Prices won’t be rising at double-digits but they are likely to keep rising for the foreseeable future.

If Goldman is correct, then in 2022 the rental impact from 2021’s 20% home price increases would start to show up in CPI.

And in 2023 the 16% increase in home prices could increase rental rates by 4.5% much higher than 2021’s 2.4% increase so far.

This means that rental costs alone could cause 1.5% inflation next year, not counting anything else. For context, the average inflation in the 2010s was 1.6%.

Good News: There Are Several Deflationary Megatrends That Should Prevent Runaway Inflation

There are several secular trends that should help prevent a return to 15% inflation as we saw in 1980.

For one thing, there is the demographics of 10,000 daily baby boomers retiring per day.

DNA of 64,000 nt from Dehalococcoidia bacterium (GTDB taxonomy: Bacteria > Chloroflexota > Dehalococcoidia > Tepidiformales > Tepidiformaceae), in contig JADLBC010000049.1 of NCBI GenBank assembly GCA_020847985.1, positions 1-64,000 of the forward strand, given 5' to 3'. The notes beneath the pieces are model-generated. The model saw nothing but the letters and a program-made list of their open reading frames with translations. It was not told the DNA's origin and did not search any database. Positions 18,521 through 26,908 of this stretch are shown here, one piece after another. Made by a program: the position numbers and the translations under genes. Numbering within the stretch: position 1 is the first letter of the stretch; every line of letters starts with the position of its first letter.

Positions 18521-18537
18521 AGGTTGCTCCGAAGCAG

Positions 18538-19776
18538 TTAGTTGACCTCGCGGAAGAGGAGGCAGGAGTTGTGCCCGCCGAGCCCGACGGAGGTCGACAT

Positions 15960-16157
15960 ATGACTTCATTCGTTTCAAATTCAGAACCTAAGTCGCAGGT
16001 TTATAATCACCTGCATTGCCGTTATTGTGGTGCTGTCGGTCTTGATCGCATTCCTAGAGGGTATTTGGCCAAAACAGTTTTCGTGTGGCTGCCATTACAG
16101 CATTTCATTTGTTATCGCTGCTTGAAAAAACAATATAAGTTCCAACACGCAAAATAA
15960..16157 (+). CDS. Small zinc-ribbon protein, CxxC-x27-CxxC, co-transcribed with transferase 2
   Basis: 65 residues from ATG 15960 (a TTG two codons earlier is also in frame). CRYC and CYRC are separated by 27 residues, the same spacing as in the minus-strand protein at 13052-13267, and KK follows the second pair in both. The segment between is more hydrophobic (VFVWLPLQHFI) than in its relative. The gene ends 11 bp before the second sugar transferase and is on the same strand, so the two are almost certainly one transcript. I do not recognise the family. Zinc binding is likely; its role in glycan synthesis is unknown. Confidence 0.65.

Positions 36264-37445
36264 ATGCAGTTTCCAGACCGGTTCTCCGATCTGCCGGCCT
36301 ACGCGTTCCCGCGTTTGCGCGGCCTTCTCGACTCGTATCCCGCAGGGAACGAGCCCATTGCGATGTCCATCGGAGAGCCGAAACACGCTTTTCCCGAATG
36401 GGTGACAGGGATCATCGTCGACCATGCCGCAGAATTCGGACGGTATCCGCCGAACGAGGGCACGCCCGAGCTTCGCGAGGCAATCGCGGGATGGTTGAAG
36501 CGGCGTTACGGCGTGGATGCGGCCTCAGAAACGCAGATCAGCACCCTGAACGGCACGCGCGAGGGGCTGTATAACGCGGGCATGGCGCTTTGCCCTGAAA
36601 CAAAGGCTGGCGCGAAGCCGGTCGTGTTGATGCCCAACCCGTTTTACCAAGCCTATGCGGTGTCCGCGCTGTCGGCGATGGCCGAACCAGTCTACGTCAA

For another, high levels of debt tend to slow growth, and thus result in falling interest rates, the trend we’ve seen for 5,000 years.

There’s also technology, such as 5G and later 6G which the Fins are already working on. Automation powered by advanced artificial intelligence could send US productivity rising from 2% today, to 3% or even 4% according to Ed Yardeni.

A return to 4% productivity growth could allow wages to grow at 6% annually while driving only 2% inflation. It would also, according to JPMorgan potentially drive 4.2% GDP growth for several years, twice the rate we saw in 2010s.

In part two of this series we’ll examine why permanently higher inflation might be coming, and how you can protect your portfolio if that results in a lost decade for stocks.


SPY shares were trading at $452.16 per share on Wednesday morning, up $1.52 (+0.34%). Year-to-date, SPY has gained 22.12%, versus a % rise in the benchmark S&P 500 index during the same period.


About the Author: Adam Galas


Adam has spent years as a writer for The Motley Fool, Simply Safe Dividends, Seeking Alpha, and Dividend Sensei. His goal is to help people learn how to harness the power of dividend growth investing. Learn more about Adam’s background, along with links to his most recent articles. More...